Master vs Volume! Cannot understand the difference

Hey people! I’m an acoustic guitar player and just started using an electric guitar, so I’m a complete beginner in that regard.

I’m trying to find a basis/foundation in terms of tone and get on from there, but I find all the knobs and internet info overwhelming to the point that my head hurts and I just go back to my acoustic guitar.

I bought a Boss Katana MKII 50 (already watched a bit of Justin’s video - I have unanswered questions, maybe I was tired, maybe it was my 3rd 4th video in a row, I don’t remember)

I understand the gain, bass, mid and tremble knobs, because they are obvious.

I DON’T understand the volume and master controls. In my head I’m thinking that I have two volume controls. Three if you add the volume knob on my guitar. Why do I have 3 volume knobs? What’s the difference? What’s the use?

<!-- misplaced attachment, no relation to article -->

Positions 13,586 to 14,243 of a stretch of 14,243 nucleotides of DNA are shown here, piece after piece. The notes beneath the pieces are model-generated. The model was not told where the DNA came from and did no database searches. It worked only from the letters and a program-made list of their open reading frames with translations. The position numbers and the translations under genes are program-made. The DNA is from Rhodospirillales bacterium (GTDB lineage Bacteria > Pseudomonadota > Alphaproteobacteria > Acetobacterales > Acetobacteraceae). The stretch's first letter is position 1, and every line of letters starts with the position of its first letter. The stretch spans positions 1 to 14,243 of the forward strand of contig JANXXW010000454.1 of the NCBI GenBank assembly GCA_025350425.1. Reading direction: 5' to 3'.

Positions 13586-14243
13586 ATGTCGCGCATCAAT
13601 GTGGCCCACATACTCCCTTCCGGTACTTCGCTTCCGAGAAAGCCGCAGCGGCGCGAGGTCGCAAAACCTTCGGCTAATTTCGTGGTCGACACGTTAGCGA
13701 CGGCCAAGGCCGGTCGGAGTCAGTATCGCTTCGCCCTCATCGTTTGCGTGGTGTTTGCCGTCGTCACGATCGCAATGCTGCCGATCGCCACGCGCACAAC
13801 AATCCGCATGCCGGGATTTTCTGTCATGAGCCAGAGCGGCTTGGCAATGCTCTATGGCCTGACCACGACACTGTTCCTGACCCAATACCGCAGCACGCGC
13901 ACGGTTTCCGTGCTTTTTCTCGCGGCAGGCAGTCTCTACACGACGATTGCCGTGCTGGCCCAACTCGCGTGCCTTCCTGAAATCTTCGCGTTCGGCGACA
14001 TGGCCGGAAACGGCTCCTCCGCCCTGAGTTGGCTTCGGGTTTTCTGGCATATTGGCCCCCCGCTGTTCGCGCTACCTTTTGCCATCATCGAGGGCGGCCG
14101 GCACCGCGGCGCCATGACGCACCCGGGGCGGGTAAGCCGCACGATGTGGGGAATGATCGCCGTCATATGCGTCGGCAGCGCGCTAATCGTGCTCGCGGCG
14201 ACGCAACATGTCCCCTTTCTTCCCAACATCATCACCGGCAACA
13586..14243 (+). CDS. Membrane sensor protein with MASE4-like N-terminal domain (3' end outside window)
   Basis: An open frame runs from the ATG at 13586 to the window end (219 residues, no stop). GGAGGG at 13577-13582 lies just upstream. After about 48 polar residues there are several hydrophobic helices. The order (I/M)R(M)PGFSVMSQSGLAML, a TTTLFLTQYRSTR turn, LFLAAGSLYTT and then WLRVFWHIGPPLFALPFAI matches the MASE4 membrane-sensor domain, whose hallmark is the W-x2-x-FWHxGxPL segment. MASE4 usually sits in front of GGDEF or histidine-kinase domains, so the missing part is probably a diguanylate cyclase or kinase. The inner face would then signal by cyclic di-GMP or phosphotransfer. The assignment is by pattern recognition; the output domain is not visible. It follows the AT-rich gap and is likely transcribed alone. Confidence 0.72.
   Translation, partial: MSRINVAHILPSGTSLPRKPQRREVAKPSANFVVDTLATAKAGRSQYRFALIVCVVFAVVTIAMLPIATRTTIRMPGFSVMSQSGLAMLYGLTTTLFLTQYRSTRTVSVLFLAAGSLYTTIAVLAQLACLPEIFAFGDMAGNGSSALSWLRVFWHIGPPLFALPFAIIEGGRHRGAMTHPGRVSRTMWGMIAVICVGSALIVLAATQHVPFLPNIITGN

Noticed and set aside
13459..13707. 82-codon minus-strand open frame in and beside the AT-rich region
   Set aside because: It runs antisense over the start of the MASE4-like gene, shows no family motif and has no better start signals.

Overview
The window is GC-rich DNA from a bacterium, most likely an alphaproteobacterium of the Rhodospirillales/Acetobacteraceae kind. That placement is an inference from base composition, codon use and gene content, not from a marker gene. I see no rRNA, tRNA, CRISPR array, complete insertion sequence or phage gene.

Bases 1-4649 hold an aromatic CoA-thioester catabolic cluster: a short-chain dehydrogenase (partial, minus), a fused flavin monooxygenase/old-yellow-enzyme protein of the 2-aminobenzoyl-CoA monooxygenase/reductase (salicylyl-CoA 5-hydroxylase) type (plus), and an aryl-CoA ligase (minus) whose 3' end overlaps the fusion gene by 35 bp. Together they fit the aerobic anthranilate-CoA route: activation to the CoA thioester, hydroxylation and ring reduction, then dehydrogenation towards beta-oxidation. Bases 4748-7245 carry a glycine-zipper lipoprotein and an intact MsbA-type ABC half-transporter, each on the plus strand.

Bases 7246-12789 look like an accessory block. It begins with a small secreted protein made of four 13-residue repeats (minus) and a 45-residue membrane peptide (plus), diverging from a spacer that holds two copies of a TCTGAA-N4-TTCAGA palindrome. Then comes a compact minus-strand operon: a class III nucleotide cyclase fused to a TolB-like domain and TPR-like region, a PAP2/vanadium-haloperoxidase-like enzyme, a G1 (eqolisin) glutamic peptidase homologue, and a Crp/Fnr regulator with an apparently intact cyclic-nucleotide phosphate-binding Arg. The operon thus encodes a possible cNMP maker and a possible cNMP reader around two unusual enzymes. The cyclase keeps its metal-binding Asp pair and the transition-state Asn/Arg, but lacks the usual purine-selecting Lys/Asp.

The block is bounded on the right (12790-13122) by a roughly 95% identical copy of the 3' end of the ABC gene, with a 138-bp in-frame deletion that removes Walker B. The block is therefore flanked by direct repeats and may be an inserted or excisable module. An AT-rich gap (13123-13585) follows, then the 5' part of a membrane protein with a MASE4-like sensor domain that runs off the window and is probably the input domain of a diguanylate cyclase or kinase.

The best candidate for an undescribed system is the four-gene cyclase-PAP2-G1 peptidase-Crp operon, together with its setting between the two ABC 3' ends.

On your amp the first volume (next to gain) is the pre amp part of the amp and the master is the power amp side which controls the overall volume.
The best way to use it is to put the master volume on fairly high and control the overall volume using the volume - it usually gives a nicer tone, if it’s too loud change the Power setting to a lower wattage.
You have a volume control on your guitar so that you can change the output of your guitar; lower volume on the guitar will yield a cleaner sound, increase the volume on your guitar will give distortion for the same amp setting.


This is my understanding of what the difference is. I assume that all modeling amps work the same(katana, fender, Spark, ect).

Use the volume and gain settings to control the amount clean vs distortion in your sound. Once you have a level of distortion that you like, use the master to control the loudness.